Mon, 25 Jan 2016
Like the gin it produces, the Bombay Sapphire distillery is a hidden gem in the heart of the village of Laverstoke. The beautiful buildings have been lovingly restored and enhanced with an amazing greenhouse, designed by Thomas Hetherwick, that houses samples of the tropical and Mediterranean plants that are used in the Bombay Sapphire gin recipe.
A sort of mini-Eden project, the modern glass construction sparkles at the centre of the former print works and is made up of 793 unique panes of glass. Our guide Jodie has an extensive knowledge of the history of the site and is clearly proud of the way the new owners have retained the character of the old buildings, and of the heritage of the Bombay Sapphire name.
The buildings that now house massive stills, producing every drop of Bombay Sapphire for the whole world, was once a paper production facility, owned and run by Henry Portal in the early 1700s. Jodie tells us that the first mention of a paper mill in the area was in the Domesday Book in 1086, but it wasn’t until a few hundred years later that a thriving business was established by Portal, with the help of his mentor and friend Sir William Heathcote.
Sir William’s uncle was the Governor of the Bank of England at the time and he persuaded him use the Laverstoke mill as the supplier of the paper and watermarks for all the banknotes. In keeping with the monetary theme, the mill later won the contract to supply paper for India’s rupee banknotes, as well as all the other Commonwealth countries,which neatly brings us back to Bombay Sapphire. The last paper to be made on site was in 1963, by which time the mill had been a family-run business for more than 250 years.
The parallel with Bombay Sapphire, which is also a family business, continues. Jodie also tells us of another reason why this new distillery was meant to be. Bombay Sapphire was previously produced near Warrington, where the bottling plant is still situated, she explains. “When we moved all our equipment down here, the builders found a rare bat in one of the buildings, so work had to stop while the conservationists came in.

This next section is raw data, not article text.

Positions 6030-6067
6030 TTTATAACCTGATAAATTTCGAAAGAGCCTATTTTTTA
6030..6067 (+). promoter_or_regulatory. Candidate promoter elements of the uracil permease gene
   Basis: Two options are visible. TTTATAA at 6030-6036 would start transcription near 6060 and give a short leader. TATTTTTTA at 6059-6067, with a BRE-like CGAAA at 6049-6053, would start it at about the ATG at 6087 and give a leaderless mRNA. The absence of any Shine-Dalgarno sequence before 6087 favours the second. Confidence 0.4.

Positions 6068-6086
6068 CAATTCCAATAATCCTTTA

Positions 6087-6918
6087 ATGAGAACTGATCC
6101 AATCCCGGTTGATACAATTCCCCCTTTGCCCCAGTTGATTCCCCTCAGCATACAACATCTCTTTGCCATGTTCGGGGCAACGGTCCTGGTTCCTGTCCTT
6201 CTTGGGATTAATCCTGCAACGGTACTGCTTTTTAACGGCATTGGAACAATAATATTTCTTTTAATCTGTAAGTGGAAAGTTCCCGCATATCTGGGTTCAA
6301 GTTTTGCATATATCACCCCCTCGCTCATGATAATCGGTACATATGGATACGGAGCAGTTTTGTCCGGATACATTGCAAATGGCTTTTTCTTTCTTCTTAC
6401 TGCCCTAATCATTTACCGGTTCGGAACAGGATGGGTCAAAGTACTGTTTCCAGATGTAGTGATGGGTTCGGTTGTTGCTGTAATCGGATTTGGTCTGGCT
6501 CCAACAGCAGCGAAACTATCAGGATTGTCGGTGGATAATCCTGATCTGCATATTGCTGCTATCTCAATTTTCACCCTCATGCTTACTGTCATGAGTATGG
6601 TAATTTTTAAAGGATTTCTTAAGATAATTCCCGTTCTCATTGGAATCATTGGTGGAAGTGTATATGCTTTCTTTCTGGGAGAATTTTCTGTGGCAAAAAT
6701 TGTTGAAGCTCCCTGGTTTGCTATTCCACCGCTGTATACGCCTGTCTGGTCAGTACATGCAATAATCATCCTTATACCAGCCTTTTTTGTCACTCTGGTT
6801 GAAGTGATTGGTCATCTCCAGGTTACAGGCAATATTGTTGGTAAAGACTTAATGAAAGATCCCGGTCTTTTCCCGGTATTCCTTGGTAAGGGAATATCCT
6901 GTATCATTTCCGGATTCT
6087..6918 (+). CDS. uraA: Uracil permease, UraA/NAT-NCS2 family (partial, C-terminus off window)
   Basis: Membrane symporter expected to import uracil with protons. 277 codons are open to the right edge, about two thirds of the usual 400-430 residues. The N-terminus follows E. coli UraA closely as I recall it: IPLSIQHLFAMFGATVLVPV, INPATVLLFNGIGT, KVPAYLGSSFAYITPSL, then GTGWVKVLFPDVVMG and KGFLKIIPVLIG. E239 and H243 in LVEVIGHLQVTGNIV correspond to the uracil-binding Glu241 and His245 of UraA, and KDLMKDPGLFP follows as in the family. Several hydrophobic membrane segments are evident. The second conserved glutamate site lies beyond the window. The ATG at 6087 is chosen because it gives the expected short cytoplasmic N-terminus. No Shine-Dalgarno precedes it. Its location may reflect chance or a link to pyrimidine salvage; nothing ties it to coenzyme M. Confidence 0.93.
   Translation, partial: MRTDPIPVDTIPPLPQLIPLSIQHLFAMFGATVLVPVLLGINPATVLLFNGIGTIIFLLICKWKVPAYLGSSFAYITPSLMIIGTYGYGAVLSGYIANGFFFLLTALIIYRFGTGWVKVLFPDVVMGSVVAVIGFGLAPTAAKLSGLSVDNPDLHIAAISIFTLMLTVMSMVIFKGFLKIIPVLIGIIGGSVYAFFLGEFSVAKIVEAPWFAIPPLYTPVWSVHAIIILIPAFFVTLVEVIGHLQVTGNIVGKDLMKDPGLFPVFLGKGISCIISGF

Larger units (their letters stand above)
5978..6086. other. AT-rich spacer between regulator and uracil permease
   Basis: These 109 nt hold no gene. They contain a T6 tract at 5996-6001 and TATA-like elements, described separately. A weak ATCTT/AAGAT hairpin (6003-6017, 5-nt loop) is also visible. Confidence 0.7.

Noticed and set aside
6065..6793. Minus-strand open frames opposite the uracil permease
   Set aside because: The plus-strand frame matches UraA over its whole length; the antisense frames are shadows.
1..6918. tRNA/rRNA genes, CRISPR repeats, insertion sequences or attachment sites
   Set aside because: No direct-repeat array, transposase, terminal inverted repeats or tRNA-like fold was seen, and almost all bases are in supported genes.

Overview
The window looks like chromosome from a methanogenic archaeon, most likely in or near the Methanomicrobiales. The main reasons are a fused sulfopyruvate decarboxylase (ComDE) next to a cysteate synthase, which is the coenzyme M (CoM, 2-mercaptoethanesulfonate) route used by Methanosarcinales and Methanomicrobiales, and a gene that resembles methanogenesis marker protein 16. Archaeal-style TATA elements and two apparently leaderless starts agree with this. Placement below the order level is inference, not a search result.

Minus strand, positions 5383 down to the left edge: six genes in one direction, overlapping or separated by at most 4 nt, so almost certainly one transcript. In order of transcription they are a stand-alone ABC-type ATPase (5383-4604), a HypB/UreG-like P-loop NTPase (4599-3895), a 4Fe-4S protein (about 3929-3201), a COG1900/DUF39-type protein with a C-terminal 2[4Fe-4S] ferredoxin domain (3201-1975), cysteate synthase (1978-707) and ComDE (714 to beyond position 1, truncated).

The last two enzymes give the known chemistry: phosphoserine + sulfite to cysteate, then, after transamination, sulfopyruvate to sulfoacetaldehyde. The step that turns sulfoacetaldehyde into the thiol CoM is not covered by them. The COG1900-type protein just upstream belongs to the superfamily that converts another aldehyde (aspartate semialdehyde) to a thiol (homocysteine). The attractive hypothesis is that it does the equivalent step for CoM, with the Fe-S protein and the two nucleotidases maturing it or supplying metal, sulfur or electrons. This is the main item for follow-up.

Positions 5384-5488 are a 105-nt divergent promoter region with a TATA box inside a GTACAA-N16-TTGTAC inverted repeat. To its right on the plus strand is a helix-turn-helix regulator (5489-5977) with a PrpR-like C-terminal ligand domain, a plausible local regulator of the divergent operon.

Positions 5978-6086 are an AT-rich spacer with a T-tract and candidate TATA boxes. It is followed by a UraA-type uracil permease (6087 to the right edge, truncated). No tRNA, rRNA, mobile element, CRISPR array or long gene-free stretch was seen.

The bat is the symbol of Bacardi, which owns Bombay Sapphire – therefore we knew we had found our new home.” All the stills, rather endearingly, have names. The large one, which produces 40,000 litres a day, is called Victoria, after the queen whose silhouette adorns the bottles even today. No one is allowed into that area, but we were taken to see Thomas and Mary, which produce more than 10,000 litres between them.
Thomas is the company’s oldest still and is named after Thomas Dakin, who came up with the original recipe for what was then known as Bombay gin in 1761, when he started the company in Warrington. In the 1950s, Bombay Dry Gin was created to give the product more of a cachet and capture the profitable US market. In the late 1980s, Bombay Sapphire was introduced into the market, with a couple more botanicals (substances obtained from plants) added to the original recipe. This is the recipe still used today, and known only to two of the 13 distillers who work on site.
Handed on by word of mouth, it is a closely-guarded secret. Next to Thomas sits Mary, whose namesake married his grandson and was closely involved in the distillation process. After being shown the various tropical and Mediterranean plants in the glass house, we are taken into a room laid out with all the flavours that go into the gin, both in their original form and in powdered form and are invited to sniff and taste everything from lemon zest to liquorice and cassia bark, which smells rather like cinnamon. There is also a heritage room, where visitors can see how the famous blue bottle evolved, with a timeline of significant events and a display of unique glasses produced for the gin over the years.
The site is the first gin distillery in the world to be awarded the BREEAM award for sustainability. BREEAM is the world’s foremost environmental assessment method. The distillery’s biomass boiler produces enough energy for the distillation process, a heat-capturing device, along with solar panels, produces hot water and heating and rainwater catchers supply the grey water for the toilet facilities.
The history behind the production of Bombay Sapphire is fascinating and the hour-and-a-half-long tour flew by. There are listening points outside, where you can glean a bit more of the history and the distillery also offers cocktail-making sessions as part of the tour at weekends. Although plans are afoot to create a museum and expand the historical experience, there is plenty to see already. And as a bonus, everyone receives a cocktail at the end of the tour – a refreshing way to finish.